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						Cisitalia 202 Mm

Cisitalia 202 MM Aerodinamica

By Dean Larson

Photos: Seller, Hemmings

Looking at classic sports cars through the lens of 2021 and beyond, it’s easy to fall into the idea that all the cars have been discovered, sold or documented. But every so often, I come across something that challenges that notion, and today it’s an intriguing aerodynamic coupe built by Cisitalia. The seller provides very little information on the car, and there’s considerably less out there on the web about this storied marque than you’d imagine. But given the car’s sultry lines and interesting price point, we can’t help but dig in further.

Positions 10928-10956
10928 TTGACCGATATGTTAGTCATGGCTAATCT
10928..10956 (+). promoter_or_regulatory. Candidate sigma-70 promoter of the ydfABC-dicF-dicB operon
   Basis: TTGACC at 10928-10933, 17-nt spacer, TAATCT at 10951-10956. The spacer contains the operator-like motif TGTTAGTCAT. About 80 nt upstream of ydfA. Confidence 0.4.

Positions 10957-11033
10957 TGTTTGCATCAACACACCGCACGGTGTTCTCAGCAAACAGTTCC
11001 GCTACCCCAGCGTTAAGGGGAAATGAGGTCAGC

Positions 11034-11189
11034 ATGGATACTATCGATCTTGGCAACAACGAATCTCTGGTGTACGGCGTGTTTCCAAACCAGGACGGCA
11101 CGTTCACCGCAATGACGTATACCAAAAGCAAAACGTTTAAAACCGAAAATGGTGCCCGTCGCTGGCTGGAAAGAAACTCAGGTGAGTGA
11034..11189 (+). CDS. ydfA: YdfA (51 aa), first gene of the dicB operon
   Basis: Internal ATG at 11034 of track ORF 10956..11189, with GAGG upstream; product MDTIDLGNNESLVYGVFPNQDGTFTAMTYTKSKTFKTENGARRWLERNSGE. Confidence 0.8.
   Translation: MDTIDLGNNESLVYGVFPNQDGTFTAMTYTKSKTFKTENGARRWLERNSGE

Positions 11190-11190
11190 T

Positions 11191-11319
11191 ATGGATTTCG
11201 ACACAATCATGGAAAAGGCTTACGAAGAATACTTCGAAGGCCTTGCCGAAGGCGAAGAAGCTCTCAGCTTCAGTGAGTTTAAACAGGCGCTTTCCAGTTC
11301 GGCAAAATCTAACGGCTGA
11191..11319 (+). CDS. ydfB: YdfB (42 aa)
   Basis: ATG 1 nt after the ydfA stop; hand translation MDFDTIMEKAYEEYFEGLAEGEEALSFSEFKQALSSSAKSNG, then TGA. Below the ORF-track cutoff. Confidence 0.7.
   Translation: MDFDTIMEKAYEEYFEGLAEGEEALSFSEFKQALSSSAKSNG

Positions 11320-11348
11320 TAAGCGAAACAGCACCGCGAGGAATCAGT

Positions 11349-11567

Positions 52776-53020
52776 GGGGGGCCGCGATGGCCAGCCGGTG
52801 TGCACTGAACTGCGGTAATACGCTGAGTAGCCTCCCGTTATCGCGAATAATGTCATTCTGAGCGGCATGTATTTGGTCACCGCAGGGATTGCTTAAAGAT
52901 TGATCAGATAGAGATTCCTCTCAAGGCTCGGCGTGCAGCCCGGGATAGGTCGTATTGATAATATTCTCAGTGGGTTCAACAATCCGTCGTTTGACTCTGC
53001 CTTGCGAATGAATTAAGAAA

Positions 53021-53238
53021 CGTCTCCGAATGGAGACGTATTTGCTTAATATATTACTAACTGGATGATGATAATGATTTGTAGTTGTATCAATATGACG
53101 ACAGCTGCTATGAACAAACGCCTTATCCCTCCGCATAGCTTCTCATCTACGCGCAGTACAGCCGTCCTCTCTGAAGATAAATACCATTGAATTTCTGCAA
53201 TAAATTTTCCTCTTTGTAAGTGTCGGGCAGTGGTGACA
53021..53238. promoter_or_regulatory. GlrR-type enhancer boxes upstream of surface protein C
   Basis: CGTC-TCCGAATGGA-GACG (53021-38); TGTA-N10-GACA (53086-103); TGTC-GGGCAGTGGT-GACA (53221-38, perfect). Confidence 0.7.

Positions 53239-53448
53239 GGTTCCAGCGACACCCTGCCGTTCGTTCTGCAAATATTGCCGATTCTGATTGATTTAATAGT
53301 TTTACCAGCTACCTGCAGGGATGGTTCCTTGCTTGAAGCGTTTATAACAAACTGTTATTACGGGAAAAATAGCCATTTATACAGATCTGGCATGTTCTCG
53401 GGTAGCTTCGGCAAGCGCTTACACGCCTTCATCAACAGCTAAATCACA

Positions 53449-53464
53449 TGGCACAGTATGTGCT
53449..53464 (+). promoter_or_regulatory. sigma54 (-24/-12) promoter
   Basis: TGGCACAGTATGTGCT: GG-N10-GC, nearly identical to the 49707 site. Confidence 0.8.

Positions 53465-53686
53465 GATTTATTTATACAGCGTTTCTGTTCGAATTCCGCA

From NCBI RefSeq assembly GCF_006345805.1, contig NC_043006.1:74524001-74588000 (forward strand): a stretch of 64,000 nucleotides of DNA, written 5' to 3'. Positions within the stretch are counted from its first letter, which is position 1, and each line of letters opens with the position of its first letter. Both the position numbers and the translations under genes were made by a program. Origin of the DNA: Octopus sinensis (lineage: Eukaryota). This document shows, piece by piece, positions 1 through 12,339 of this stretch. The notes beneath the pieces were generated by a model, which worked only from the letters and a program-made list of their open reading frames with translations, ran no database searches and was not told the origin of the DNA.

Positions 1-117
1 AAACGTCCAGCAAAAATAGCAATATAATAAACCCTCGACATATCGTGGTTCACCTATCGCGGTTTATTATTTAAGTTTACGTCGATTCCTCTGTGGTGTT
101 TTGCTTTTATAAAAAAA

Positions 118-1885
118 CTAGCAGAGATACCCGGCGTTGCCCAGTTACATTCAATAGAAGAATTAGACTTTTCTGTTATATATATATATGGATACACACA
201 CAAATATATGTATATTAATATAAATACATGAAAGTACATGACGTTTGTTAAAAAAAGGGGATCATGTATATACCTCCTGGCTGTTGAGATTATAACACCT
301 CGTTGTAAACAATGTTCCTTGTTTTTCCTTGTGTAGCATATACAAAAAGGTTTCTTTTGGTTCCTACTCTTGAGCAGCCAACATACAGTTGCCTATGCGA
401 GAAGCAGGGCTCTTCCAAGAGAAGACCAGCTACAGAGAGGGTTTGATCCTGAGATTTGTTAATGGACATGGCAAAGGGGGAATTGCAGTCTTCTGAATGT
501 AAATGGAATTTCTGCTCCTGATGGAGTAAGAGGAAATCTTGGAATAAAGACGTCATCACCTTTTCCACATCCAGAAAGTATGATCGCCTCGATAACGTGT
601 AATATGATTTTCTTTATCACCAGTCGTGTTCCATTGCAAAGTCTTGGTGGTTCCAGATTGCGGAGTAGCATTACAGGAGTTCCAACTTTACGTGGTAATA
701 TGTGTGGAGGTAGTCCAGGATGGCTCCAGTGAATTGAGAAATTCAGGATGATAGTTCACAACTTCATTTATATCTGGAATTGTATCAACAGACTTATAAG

Suffice it to say that Cisitalia might be the most interesting manufacturer that most folks have never heard of. There’s more amazing history hiding the further you dig, but for our purposes today, we’ll have to cover things quickly. Cisitalia (signifying Compagnia Industriale Sportiva Italia) came to be when the wealthy Italian industrialist Piero Dusio hired Dante Giacosa of Fiat to develop a new race car around 1944. Dusio had been an avid racer through the 1930s, and his textile business afforded him funds to invest in the project after the conclusion of World War II. Since Giacosa was still employed by Fiat, it wasn’t surprising that he dove deep into the Fiat parts bin to design Dusio’s first car — a small, single-seater called the D46 that turned the post-war racing world on its head. The four-cylinder engine was based on the Fiat Topolino, but output was up to 60 bhp when displacement was increased to 1,100 cc, and dry-sump lubrication and an Abarth twin-carb manifold were fitted. The custom-built tube chassis used modified Fiat axles and suspension, along with the four-speed transmission and finned drum brakes. So successful was the D46 that Dusio commissioned a two-seat version to be built for 1947, which would come to be known as the 202.